Magnetic resonance imaging uses magnetic fields and radio waves to form images of the body. These images can be used to diagnose a wide variety of health conditions, making reading these images a critical part of a radiologist’s training. Sometimes, structures appear in the MRI imaging that is not anatomically present. These artifacts can mimic pathologies, leading to improper diagnoses. Learning to recognized common artifacts and how to avoid them improves the diagnostic properties of MRI.
Artifacts can be categorized into three main types. Physiologic artifacts are caused by patient movement, including breathing, heartbeat, and blood flow. Artifacts can arise from the inherent physics of the MRI, such as the presence of metal or chemical shift. Finally, the hardware and software involved in constructing MRI images can cause artifacts.
Patient motion – intentional or not – cause artifacts on the MRI image. Motion artifacts typically show up as blurring or ghosting, especially in the phase-encoding direction. Recognizing that these ghost images are due to motion can help radiologists diagnose patients more accurately.
Because motion can make the images harder to read, patients should be advised to hold still during the exam. Make sure the patient is comfortable prior to beginning the sequence, and advise them when it is especially important remain still. You may need antispasmodic medications for some patients.
All patients will continue to breathe, have heartbeats, and blood flow during the exam. This periodic motion cannot be avoided, and can cause artifacts. Using faster sequences and respiratory-ordered phase encoding can help eliminate artifacts, as can navigator echo gating to track the motion of the diaphragm to time image acquisition.
Flow artifacts are also common, especially in gradient echo (GRE) sequences. Due to the nature of GRE sequences, blood flow will produce a bright signal. Using saturation bands can minimize this artifact, saturating the slice upstream so the blood will not produce a signal. Gradient moment nulling can also be applied to try to correct flow artifacts.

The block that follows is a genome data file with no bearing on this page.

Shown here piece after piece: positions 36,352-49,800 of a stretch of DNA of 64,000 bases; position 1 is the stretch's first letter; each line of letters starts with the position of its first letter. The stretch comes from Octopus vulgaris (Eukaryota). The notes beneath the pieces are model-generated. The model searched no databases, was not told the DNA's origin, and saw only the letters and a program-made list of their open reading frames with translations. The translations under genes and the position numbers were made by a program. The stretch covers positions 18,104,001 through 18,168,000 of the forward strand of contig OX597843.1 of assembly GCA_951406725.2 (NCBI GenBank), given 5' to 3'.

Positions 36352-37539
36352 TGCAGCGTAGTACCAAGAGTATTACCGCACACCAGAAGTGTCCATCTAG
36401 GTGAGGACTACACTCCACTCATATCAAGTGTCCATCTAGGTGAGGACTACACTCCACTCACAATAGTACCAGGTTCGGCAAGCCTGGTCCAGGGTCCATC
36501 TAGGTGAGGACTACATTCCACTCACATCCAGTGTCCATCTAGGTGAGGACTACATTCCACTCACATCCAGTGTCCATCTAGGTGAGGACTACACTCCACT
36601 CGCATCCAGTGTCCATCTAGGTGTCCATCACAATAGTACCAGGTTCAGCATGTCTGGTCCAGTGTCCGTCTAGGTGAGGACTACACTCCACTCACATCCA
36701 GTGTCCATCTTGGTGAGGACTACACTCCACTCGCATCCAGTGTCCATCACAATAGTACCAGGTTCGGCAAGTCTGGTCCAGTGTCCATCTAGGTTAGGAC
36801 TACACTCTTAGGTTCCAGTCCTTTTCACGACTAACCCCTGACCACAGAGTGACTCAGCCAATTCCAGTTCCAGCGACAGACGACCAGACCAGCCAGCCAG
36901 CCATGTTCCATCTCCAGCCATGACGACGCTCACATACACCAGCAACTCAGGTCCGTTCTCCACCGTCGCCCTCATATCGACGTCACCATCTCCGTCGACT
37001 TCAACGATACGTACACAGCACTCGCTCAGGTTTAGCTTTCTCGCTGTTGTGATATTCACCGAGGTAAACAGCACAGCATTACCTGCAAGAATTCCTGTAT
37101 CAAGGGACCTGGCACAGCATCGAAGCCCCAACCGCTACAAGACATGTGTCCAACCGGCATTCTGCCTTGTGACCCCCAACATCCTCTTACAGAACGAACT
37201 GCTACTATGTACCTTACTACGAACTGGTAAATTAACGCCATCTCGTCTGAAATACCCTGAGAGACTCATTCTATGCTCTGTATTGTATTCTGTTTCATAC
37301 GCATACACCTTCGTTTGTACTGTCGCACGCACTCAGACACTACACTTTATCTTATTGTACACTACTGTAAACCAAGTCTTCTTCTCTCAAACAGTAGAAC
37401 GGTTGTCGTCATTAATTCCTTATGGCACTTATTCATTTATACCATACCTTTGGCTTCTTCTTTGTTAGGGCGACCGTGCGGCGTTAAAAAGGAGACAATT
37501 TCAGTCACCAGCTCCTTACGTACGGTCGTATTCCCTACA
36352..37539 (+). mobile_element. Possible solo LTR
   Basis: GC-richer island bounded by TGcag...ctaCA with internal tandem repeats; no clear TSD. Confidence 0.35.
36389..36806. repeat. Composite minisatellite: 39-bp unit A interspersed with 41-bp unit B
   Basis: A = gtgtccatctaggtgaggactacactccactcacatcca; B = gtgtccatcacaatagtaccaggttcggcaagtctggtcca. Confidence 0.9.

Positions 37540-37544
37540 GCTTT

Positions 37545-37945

Inherent physical artifacts
Chemical-shift artifacts occur during the frequency encoding of the MRI process. Fat and water molecules oscillate differently within the magnetic field, causing them to show up differently during the encoding. This causes a black or bright band at the edge of the anatomy, and can sometimes be misinterpreted as pathology. Increasing the bandwidth, reducing the matrix size, or suppressing the fat-frequency signal can all minimize this artifact.
Magnetic susceptibility artifacts can occur when a patient has an implant or medical device in the MR room that responds to the magnetic field. These materials cause the image to have bright areas and dark areas near the magnetic object that are not anatomically correct. While this effect can be reduced by avoiding gradient echo sequences, occasionally this type of artifact can be useful in diagnosing patients, such as in the detection of hematomas. When used in certain circumstances these artifacts can enhance the image quality.
Hardware and software artifacts
Zipper artifacts can cause noise on the image, making it difficult to read. These occur when something in the environment interferes with the MRI unit, such as devices in the MR room, blinking light bulbs, the door not being securely shut, or nearby construction. Removing the source of interference should eliminate the artifact. MR rooms are typically isolated and strictly controlled to minimize the chance of interference.
While there are many types and causes of artifacts, being able to identify them and minimize their effects helps radiologists make proper diagnoses. Patient movement, the inherent aspects of MR imaging, and contamination are the most common sources of artifacts in MRI images.
Have MRI questions? Please contact Aston Diaz at 212-366-9100 x110 or firstname.lastname@example.org
Some blogs you may have missed:
- Your MRI and Cryogen Venting
- 8 Channel MRI vs. 4 Channel MRI—What is the Difference?
- The Growing Need for MRI in Veterinary Medicine
- Before You Order That MRI: A Checklist
- Used CT & MRI Trade-ins: Get a Bang for Your Buck!
About the author: Aston Diaz